Director General of the Prevention and Combating of Corruption Bureau
“No Tanzanians involved in the racket”
Daily News online edition
"No Tanzanian was involved in BAE radar
scandal," says official
THE Director General of the Prevention and Combating of Corruption Bureau Dr Edward Hosea has stated here that no Tanzanian was involved in the BAE Radar money scandal.
Speaking to journalists in Arusha, during the on-going Executive Committee Meeting for the International Association of Anti-Corruption Authorities,Dr Hosea explained that the Radio Detection and Ranging surveillance equipment was sold to Tanzania under inflated pricing causing an international uproar from other
development partner states including the UK itself.
But the British government agreed to refund the money back to Tanzania and we expected it to be delivered to us very soon because the Memorandum of Understanding between Tanzania, BAE Systems, the UK's Serious Fraud Office as well as the Department for International Development (DFID) has already been signed.
According to Dr Hosea, the amount in question will be in the range of 40 million (British) pounds and much of that will be invested in educational services in the country. Asked whether his office has made any arrests in connection with the fraud, the PCCB boss explained that they had investigated everything including all channels through which the radar money transactions had undergone and apparently there were no Tanzanians involved in the racket.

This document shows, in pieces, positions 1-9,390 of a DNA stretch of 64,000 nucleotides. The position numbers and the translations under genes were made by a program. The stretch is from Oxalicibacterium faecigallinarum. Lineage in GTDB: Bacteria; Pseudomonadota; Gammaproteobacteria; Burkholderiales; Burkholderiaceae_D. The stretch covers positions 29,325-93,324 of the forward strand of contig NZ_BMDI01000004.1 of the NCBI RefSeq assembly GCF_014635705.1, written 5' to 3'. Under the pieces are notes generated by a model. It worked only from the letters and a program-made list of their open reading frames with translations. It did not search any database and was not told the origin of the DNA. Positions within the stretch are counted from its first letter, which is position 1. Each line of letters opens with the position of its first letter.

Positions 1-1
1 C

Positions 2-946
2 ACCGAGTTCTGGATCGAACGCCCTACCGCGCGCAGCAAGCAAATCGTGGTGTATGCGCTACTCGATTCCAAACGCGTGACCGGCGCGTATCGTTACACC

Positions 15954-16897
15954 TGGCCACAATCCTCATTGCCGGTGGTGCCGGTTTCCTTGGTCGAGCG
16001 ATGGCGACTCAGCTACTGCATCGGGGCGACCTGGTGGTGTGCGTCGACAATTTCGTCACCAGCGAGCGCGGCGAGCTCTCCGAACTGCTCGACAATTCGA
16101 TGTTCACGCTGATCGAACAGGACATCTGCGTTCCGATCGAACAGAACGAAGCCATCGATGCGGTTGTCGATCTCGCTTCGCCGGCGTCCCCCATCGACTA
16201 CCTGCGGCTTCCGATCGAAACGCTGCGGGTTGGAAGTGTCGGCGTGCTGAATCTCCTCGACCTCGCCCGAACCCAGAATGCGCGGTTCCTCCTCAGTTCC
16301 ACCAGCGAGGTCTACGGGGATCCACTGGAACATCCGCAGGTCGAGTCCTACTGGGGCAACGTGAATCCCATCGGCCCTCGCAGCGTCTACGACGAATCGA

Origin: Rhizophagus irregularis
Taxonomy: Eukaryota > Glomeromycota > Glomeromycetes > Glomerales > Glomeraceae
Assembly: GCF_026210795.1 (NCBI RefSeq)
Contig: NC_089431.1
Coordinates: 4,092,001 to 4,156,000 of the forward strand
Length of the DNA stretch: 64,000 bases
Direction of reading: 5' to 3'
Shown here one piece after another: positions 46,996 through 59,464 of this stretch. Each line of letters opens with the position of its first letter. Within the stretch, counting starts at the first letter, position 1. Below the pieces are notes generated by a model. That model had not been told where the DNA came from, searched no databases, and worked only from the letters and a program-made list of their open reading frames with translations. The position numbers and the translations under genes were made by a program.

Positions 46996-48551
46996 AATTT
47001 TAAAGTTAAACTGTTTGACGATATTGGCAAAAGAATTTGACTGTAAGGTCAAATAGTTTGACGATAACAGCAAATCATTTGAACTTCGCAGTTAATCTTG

Earlier on when opening the IAACA meeting, President Jakaya Kikwete blamed overseas based, international corporations, companies and financial institutions for fuelling corruption cases on the African continent.
According to Mr Kikwete, developed countries are very good at preaching against graft cases of which, African states among others, are said to be notorious, it was actually the companies and other institutions operating in Europe and America that keep bribing officials in developing countries to win tenders on projects.
"Likewise, all the money stolen from poor African countries is always stashed away in foreign accounts," the president maintained, adding that when the affected governments try to persuade the leaders of those rich countries to address the situation, they always refuse to do so, claiming that they normally do not interfere with their banks.
"In other words, the message here is clear; people should not steal from Africa, but if they do, then they must not put the money in European banks," said Mr Kikwete.President Kikwete said more than US $140 billion were stolen from African countries and banked in overseas accounts and the figure accounted for over 25 per cent of the states' annual GDPs.
Mr Kikwete also pointed out that over 50 per cent of the countries' internal taxes and more than US $30 billion of Aid and grants money sent to the developing countries ended up in corrupt officials' pockets on annual basis.